Attempts to perform systematic literature reviews have identified a problem with the quality of software engineering abstracts for papers describing empirical studies. Structured abstracts have been found useful for improving the quality of abstracts in many other disciplines. However, there have been no studies of the value of structured abstracts in software engineering. Therefore this paper aims to assess the comparative length and readability of unstructured abstracts and structured versions of the same abstract. Abstracts were obtained from all empirical conference papers from the Evaluation and Assessment in Software Engineering Conference (EASE04 and EASE06) that did not have a structured abstract (23 in total). Two novice researchers created structured versions of the abstracts, which were checked by the papers' authors (or a surrogate). Web tools were used to extract the length in words and readability in terms of the Flesch reading ease index and automated readability index (ARI) for the structured and unstructured abstracts. The structured abstracts were on average 142.5 words longer than the unstructured abstracts (p<0.001). The readability of the structured abstracts was better by 8.5 points on the Flesch index (p<0.001) and 1.8 points on the ARI (p<0.003). The results are consistent with previous studies, although the increase in length and the increase in readability are both greater than the previous studies. Future work will consider whether structured abstracts increase the content and quality of abstracts.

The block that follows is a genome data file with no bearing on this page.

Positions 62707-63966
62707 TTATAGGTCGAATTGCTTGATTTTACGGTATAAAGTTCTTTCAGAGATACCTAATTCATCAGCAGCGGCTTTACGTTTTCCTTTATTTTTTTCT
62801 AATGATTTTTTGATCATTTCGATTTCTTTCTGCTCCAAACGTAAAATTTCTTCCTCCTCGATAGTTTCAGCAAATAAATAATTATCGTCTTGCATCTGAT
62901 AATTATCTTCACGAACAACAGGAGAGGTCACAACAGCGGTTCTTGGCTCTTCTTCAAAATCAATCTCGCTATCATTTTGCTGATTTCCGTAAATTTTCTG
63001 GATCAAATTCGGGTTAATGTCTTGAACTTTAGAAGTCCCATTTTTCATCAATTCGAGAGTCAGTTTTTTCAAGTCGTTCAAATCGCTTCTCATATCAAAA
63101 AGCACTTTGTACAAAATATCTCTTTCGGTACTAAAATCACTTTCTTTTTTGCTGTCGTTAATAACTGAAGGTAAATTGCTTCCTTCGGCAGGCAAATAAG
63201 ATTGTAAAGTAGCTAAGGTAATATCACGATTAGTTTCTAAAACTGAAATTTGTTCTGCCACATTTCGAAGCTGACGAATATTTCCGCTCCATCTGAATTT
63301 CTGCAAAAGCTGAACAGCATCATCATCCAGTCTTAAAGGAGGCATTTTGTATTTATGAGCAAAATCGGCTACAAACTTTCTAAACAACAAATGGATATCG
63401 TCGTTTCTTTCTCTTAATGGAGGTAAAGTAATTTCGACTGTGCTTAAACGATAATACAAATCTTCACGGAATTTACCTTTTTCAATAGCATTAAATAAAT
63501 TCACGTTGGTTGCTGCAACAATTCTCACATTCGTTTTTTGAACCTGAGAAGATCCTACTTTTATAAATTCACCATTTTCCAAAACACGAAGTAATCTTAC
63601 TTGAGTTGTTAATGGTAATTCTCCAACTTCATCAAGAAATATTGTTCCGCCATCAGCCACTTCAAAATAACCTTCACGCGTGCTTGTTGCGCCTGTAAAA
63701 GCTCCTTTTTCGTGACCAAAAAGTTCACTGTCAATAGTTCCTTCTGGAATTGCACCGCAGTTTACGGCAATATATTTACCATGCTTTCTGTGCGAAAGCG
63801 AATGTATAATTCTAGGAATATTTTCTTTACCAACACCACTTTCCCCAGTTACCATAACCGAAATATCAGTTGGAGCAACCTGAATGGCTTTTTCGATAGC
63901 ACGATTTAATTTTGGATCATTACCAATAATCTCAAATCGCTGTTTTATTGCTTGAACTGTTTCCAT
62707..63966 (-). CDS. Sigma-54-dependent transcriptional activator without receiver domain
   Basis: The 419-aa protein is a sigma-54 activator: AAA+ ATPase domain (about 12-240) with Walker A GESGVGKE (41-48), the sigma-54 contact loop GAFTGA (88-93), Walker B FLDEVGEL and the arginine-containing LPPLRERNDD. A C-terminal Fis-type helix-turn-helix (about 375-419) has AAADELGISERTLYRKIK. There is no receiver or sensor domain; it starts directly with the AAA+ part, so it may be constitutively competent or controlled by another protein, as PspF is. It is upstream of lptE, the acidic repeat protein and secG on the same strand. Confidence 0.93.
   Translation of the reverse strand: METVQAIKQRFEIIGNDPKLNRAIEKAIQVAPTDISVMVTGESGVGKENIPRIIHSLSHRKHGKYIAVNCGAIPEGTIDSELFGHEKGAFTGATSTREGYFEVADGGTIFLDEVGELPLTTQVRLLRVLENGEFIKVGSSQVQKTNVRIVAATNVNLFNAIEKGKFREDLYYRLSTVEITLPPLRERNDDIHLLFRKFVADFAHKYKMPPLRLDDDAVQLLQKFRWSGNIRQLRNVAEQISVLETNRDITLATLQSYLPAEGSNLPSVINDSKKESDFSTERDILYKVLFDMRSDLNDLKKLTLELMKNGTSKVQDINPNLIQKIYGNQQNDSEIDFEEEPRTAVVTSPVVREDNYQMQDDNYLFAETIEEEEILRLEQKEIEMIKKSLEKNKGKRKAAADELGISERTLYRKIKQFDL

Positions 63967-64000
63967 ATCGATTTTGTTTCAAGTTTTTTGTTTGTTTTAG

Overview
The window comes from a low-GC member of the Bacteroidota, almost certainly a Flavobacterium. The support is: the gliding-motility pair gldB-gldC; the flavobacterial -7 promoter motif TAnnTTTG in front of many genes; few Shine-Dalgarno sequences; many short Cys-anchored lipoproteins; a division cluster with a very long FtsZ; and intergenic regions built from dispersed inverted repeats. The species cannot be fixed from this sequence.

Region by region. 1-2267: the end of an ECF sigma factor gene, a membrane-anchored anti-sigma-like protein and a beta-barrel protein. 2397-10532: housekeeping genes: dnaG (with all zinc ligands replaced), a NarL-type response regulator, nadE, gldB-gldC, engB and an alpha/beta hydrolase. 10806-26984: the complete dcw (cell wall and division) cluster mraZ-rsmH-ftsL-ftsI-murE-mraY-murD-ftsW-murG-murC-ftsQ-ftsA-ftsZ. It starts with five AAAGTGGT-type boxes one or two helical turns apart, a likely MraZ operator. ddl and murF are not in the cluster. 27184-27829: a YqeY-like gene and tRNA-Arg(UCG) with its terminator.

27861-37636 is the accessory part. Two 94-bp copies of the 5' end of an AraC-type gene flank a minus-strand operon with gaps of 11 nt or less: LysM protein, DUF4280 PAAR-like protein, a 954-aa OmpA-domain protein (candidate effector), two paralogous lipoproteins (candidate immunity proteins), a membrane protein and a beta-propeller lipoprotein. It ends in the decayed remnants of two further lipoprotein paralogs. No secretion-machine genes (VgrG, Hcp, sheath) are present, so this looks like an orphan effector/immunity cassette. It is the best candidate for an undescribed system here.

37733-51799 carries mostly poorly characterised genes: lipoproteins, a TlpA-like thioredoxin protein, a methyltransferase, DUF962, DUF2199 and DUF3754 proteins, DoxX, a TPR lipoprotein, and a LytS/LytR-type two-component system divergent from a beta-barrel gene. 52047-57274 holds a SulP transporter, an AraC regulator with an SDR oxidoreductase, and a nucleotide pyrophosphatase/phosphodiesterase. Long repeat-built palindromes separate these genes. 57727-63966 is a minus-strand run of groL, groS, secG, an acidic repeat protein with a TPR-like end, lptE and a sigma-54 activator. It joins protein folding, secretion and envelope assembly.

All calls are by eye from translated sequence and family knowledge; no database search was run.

Kitchenham, B. A., Pearl Brereton, O., Owen, S., Butcher, J., & Jefferies, C. (2008). Length and readability of structured software engineering abstracts. IET Software, 2(1), 37–45. https://doi.org/10.1049/iet-sen:20070044